August 18, 2008

Oh Brother!

From: O Brother, Where Art Thou?

"Brethren, I do not want you to be ignorant." NKJV
"Brothers, I do not want you to be uninformed." English Standard Version
"Brethren, I do not wish you to be ignorant." Darby Translation
"Brethren, I do not wish you to be ignorant." Youngs Literal Translation
"Brothers, I do not want you to be ignorant." New International Version
"My friends, you asked me about spiritual gifts." Contemporary English Version
"Now, dear brothers and sisters... I don’t want you to misunderstand this." Living Bible

This could be proof positive that there are no perfect translations. The last several decades of political correctness have made it difficult to express the singular gender specific. The word brother in I Corinthians 12-14 is derived from the greek word αδελφοι adelphos meaning "a brother". The word adelphotes means "brethren, brotherhood".

The assumption is that Paul is addressing the brethren at Corinth. All the older translations use brethren or brothers. The newer translations, striving to be gender neutral use the words "friends" "brothers and sisters" to refer to the congregation. The German translations have the same problem. Luther's Bible had "liebe Brüder", "dear brothers" while the later translations had "liebe Brüder und Schwestern."

The specific question for I Cor 12 and 14; was Paul addressing the whole congregation or specific people who needed instruction? The context of these two chapters seem to imply a specific person or persons. A brother or some brothers.

Another political incorrect term is used in the older translation, "ignorant." We teach our children to never call someone ignorant, stupid or idiot. Wycliffe drew from crude olde English expressions such as dumb maumets, dumb simulacra (12:2); idiots (14:23,24).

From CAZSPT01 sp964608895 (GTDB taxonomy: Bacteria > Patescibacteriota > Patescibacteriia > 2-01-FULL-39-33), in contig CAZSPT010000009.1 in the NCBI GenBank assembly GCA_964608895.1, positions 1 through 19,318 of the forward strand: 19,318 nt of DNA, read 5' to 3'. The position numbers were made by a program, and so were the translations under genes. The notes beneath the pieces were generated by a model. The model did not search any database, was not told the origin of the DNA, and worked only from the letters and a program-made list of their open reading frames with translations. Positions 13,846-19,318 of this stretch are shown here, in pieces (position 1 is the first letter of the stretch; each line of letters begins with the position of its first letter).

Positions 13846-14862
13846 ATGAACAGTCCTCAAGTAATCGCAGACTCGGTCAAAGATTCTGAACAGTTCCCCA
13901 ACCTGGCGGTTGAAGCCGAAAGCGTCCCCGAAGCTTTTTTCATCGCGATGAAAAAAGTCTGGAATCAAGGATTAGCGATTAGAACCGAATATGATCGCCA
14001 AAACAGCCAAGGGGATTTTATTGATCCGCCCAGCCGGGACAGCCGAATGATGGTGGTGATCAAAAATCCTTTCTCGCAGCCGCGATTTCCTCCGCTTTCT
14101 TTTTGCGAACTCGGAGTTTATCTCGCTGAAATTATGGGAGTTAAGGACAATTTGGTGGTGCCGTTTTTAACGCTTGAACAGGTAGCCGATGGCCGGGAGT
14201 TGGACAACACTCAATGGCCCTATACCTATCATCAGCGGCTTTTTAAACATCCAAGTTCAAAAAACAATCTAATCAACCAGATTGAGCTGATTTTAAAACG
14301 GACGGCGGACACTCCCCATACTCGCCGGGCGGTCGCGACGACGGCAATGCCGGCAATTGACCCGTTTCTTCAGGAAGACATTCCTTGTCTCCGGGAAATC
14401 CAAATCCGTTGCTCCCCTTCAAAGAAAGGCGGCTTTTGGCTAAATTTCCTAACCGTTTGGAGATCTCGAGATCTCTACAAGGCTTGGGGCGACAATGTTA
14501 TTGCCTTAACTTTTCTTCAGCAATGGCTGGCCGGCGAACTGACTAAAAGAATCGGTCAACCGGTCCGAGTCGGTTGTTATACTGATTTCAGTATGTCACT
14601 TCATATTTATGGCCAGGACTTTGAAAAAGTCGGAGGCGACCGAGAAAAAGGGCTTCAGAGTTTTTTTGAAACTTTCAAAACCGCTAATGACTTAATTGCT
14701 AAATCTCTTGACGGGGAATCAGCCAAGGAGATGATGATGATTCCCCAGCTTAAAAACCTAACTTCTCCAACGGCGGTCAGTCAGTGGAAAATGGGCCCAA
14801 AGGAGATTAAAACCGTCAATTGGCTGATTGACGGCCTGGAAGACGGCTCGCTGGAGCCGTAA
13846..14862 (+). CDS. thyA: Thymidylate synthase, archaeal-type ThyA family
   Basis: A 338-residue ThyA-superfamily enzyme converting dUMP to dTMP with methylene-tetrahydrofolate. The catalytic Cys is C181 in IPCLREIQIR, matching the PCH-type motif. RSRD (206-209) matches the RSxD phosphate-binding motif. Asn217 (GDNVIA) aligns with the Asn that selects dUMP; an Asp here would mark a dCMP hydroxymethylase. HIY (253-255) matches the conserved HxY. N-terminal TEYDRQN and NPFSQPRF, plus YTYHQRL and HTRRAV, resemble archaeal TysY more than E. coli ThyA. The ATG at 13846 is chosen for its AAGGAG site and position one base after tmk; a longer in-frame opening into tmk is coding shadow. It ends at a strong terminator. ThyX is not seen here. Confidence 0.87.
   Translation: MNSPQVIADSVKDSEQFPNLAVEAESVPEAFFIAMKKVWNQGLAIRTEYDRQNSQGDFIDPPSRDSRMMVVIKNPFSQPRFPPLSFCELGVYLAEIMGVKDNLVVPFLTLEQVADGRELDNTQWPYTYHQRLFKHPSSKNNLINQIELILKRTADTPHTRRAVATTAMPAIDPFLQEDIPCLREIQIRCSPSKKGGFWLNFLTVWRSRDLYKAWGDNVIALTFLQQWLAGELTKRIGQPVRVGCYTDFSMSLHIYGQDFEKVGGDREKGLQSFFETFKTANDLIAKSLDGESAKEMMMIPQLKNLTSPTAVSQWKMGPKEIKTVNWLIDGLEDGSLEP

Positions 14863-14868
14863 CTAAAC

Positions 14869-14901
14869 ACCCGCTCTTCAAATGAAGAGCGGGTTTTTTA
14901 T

It is my opinion that Paul would never call everyone in a congregation, ignorant. Whether the first or twentieth first century no one would give a blanket statement to everyone as ignorant.
But in either century there will be those who could be called really ignorant. I believe that Paul was writing to a specific brother , maybe brothers, and saying: "Oh brother or Oh brothers!" "Don't be ignorant!"

Few people reading this from me will take this serious. Why, probably because I was a Pentecostal preacher for almost 30 years. You won't take me serious because I don't have seminary experience (BA in Biblical Education) I avoided Bible language studies by majoring in education. (studied German). You will not take me serious because I am non-cessationist.

If we can look at this Pauline passage and dismiss the "tongues" and "sign gifts" we can gain insight from Paul's guidelines for congregational cooperation between pulpit and pew, assuming (we probably cannot) the terms "pulpit" and "pew" were relevant in first century Christianity.

The duty of the pastor is to restrain the abuses within the congregation but not to restrain the congregation.

The context of the chapters imply that the pastors may not excel in spiritual depth. They excel in administrative gifts for directing the body in biblical guidelines. They shepherd and teach the body. The ideal that the pastor is the spiritual giant for the flock is a misnomer. He coaches a team and the game is not kiddie tee-ball. His players live in a world of opportunities. They work in markets where what they learn from the coach are incorporated into day-to-day living.

The pastor's boast is what his team has accomplished. Today's team boast of what their coach has accomplished. The world's markets are the spectators and the Church is the training room.
Today the Church's building is the Colosseum and the team is the spectators. Rather the coach is the "game". The team witnesses unto their coach striving to bring people to "coach." "You have got to hear my preacher!"

Pastor, let your people grow! Let go and let God have his wonderful way with His people. There are good pastors but the indicator of this problem is the vast numbers of people who go to Church and that is the extent of their Christianity. Too many pastor are concerned about their vocation and the effectiveness of their ministry.

The problem at Corinth was not the chaos among the brothers and sisters. The chaos was the reaction of people fill enthusiastically with the Holy Spirit. Wherever people are Spirit filled
there will be chaos. The pastor guides the zealous and enthused into biblical order.

The dispensational cessationist perspective has enabled fundamentalist to rule the Church from the pulpit and keep the people restricted to "lay inactive status." The fault of lay inactivity is not the lack of desire of the people rather the lack of trust shown by the pastoral staff.

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